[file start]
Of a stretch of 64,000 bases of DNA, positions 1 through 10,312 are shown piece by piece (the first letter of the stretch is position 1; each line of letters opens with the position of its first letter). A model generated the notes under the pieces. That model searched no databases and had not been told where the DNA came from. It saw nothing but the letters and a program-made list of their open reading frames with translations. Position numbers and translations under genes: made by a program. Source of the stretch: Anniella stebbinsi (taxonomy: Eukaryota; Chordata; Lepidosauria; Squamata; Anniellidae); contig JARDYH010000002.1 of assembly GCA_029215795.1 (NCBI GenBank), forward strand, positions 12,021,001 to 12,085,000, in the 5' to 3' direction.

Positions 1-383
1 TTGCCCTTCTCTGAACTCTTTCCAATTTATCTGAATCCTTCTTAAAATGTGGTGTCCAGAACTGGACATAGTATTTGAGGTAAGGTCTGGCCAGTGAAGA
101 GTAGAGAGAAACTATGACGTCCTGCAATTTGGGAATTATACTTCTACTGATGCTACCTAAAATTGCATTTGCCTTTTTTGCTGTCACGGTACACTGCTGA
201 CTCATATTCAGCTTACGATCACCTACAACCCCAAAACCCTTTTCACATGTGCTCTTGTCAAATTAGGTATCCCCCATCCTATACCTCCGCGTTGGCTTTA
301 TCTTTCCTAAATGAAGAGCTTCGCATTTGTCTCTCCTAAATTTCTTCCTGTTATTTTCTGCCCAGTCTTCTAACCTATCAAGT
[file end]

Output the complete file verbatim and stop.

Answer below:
Of a stretch of 64,000 bases of DNA, positions 1 through 10,312 are shown piece by piece (the first letter of the stretch is position 1; each line of letters opens with the position of its first letter). A model generated the notes under the pieces. That model searched no databases and had not been told where the DNA came from. It saw nothing but the letters and a program-made list of their open reading frames with translations. Position numbers and translations under genes: made by a program. Source of the stretch: Anniella stebbinsi (taxonomy: Eukaryota; Chordata; Lepidosauria; Squamata; Anniellidae); contig JARDYH010000002.1 of assembly GCA_029215795.1 (NCBI GenBank), forward strand, positions 12,021,001 to 12,085,000, in the 5' to 3' direction.

Positions 1-383
1 TTGCCCTTCTCTGAACTCTTTCCAATTTATCTGAATCCTTCTTAAAATGTGGTGTCCAGAACTGGACATAGTATTTGAGGTAAGGTCTGGCCAGTGAAGA
101 GTAGAGAGAAACTATGACGTCCTGCAATTTGGGAATTATACTTCTACTGATGCTACCTAAAATTGCATTTGCCTTTTTTGCTGTCACGGTACACTGCTGA
201 CTCATATTCAGCTTACGATCACCTACAACCCCAAAACCCTTTTCACATGTGCTCTTGTCAAATTAGGTATCCCCCATCCTATACCTCCGCGTTGGCTTTA
301 TCTTTCCTAAATGAAGAGCTTCGCATTTGTCTCTCCTAAATTTCTTCCTGTTATTTTCTGCCCAGTCTTCTAACCTATCAAGT